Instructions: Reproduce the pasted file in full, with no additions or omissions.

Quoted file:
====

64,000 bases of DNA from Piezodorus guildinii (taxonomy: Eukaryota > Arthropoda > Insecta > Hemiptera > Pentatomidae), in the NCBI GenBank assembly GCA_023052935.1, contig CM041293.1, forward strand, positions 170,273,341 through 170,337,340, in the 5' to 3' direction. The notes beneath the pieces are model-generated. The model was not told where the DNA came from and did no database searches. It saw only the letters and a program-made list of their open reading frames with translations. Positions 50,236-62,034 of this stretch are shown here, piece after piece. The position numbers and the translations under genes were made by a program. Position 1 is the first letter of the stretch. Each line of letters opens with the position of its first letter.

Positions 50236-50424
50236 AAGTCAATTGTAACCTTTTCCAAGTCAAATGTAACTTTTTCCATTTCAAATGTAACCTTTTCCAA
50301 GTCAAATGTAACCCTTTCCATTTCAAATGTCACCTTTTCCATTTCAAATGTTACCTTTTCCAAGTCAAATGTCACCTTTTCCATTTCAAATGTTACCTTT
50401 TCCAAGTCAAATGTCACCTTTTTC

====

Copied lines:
64,000 bases of DNA from Piezodorus guildinii (taxonomy: Eukaryota > Arthropoda > Insecta > Hemiptera > Pentatomidae), in the NCBI GenBank assembly GCA_023052935.1, contig CM041293.1, forward strand, positions 170,273,341 through 170,337,340, in the 5' to 3' direction. The notes beneath the pieces are model-generated. The model was not told where the DNA came from and did no database searches. It saw only the letters and a program-made list of their open reading frames with translations. Positions 50,236-62,034 of this stretch are shown here, piece after piece. The position numbers and the translations under genes were made by a program. Position 1 is the first letter of the stretch. Each line of letters opens with the position of its first letter.

Positions 50236-50424
50236 AAGTCAATTGTAACCTTTTCCAAGTCAAATGTAACTTTTTCCATTTCAAATGTAACCTTTTCCAA
50301 GTCAAATGTAACCCTTTCCATTTCAAATGTCACCTTTTCCATTTCAAATGTTACCTTTTCCAAGTCAAATGTCACCTTTTCCATTTCAAATGTTACCTTT
50401 TCCAAGTCAAATGTCACCTTTTTC